Skip to content
Link copied to clipboard

Speculators smooth out the rough spots

John R. Lott Jr. and Grover G. Norquist are coauthors of the just-released book Debacle: Obama's War on Jobs and Growth and What We Can Do Now to Regain Our Future (John Wiley & Sons)

John R. Lott Jr. and Grover G. Norquist

are coauthors of the just-released book Debacle: Obama's War on Jobs and Growth and What We Can Do Now to Regain Our Future (John Wiley & Sons)

With regular gas prices topping $3.70 last weekend, angry politicians are blaming the higher prices on speculators and greedy oil companies. On Monday, The Hill newspaper reported that 23 senators and 45 congressmen, all Democrats except for one independent, called for urgent action against the "speculators" they hold responsible. Sen. Bob Casey of Pennsylvania demanded, "Consumers shouldn't be forced to pay higher prices at the pump because of speculative bets on Wall Street."

These politicians want the Commodity Futures Trading Commission to use its new regulatory powers under a law signed by President Obama two years ago to limit the amount of oil that speculators can buy.

This isn't a new concern. Last April, when regular gas prices hit $4 a gallon, the president launched a Department of Justice investigation into what he called "manipulation in the oil markets that might affect gas prices."

Unfortunately, neither the Democrats in Congress nor Obama appear to have a clue how markets work. The policy reminds one of Richard Nixon's attacks on speculators during the 1970s.

Everyone wants lower prices, but many politicians seem unable to understand that speculators actually smooth out wild swings in prices. Speculators make profits by buying oil when the price is low and selling when it is high. When prices are expected to rise in the future, they buy oil today and sell it when they think the higher price occurs. They will keep doing this until the gap between today's prices and tomorrow's expected price virtually disappears.

Tensions have risen over the last few weeks as Iran threatens to block oil shipments through the Strait of Hormuz if Israel attacks its nuclear facilities. With up to 20 percent of the world's oil supply at risk - an amount equal to the entire production from Saudi Arabia, Kuwait, Qatar, and the United Arab Emirates - steep price increases are a real possibility.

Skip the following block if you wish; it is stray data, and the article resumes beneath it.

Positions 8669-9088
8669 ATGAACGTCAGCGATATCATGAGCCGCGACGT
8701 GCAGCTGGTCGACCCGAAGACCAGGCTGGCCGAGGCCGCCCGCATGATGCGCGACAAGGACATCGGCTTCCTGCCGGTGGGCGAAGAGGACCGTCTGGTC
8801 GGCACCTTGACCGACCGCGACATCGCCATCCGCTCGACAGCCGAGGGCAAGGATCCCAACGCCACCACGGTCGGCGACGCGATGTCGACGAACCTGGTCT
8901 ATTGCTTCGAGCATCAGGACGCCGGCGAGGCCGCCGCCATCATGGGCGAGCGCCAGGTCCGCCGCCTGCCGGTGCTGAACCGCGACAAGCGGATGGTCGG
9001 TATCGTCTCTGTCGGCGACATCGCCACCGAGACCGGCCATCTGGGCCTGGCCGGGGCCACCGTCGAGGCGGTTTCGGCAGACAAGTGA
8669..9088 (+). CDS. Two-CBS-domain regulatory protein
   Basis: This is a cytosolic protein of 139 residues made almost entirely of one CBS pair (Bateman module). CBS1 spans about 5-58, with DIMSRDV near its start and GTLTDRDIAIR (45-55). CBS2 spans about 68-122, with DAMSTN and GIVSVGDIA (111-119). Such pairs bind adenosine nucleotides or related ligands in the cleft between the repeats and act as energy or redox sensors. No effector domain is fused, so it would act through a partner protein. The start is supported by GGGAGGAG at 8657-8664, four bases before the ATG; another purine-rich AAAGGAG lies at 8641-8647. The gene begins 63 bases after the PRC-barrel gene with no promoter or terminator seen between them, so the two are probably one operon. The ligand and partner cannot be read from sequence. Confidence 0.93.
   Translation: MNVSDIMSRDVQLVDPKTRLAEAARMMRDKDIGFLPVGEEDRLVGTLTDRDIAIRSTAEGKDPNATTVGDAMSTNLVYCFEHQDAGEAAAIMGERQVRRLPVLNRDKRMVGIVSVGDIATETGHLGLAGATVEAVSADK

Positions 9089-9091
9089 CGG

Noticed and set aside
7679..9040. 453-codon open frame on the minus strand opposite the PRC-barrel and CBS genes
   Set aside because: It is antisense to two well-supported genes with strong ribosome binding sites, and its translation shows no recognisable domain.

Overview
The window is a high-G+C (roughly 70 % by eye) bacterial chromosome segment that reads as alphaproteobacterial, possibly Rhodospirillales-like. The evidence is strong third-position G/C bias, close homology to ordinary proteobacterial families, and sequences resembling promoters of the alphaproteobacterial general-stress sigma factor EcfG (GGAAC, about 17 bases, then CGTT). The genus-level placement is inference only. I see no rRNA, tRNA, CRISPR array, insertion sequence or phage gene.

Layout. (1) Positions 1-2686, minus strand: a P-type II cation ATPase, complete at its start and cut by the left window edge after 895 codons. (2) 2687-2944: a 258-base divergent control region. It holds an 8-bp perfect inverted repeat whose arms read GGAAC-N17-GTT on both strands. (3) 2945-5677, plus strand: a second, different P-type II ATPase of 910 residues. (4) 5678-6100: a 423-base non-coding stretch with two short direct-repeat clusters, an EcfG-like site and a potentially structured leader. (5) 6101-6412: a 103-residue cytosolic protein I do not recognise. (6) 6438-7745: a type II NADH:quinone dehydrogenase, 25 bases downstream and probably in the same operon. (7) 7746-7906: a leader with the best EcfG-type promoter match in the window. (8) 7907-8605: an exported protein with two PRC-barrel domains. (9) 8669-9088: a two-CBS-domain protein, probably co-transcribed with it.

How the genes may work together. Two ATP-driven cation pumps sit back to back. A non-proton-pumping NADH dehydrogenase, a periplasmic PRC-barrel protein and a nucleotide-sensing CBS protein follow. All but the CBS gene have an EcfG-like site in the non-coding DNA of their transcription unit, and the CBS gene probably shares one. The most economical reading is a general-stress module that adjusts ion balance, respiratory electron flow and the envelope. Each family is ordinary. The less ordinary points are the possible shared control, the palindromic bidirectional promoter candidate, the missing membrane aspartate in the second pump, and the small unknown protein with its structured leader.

The risk immediately increased oil prices. Speculators aren't waiting for Israel to actually attack. By buying oil now in order to set it aside if supplies are interrupted if a conflict occurs, consumers are actually protected. Storing oil for this possible crisis will prevent what would have been even higher prices.

The Democrats obviously think speculators are unjustified to start bidding up prices. And, indeed, Israel's attack might never occur. Yet, if speculators didn't do that and oil shipments were halted, the much bigger increase in oil prices would surely cause these very same politicians to call for the scalps of everyone in the oil business.

Speculators are taking a real risk with their own money. If no attack occurs and prices fall, few in Congress are going to shed tears over the money that the speculators would lose. If the attack takes place and prices only rise a fraction of what they otherwise would have gone up, who is going to thank the speculators for a job well done?

Higher oil prices today reduce consumption and increase inventories and thus reduce how much prices will rise if disaster strikes. The possibility of higher prices when disasters strike also gives oil companies an incentive to put aside more oil to cover those emergencies. All this ensures that the overall increase in price will actually be less.

Still, government policies can help lower gas prices today. Democrats and even some conservatives, such as the National Review's Rich Lowry, claim that there is nothing that can be done immediately to reduce oil prices. After all, they argue, even if the go-ahead were given today to drill for more oil, it would take years before we would actually see it. But lower future prices do lower current prices. Just as speculators save oil for future consumption if they think that prices will rise, lower future prices mean that they won't keep their inventories, and selling them off now will lower today's prices.

Unfortunately, this crazy political attack on speculators is all too typical of the regulations that we are seeing imposed on other industries. No matter how well-meaning, politicians who don't understand how markets work can do real damage to the economy.

High gas prices have long been in the making. Punishing speculators may be politically popular, but it will only hurt consumers.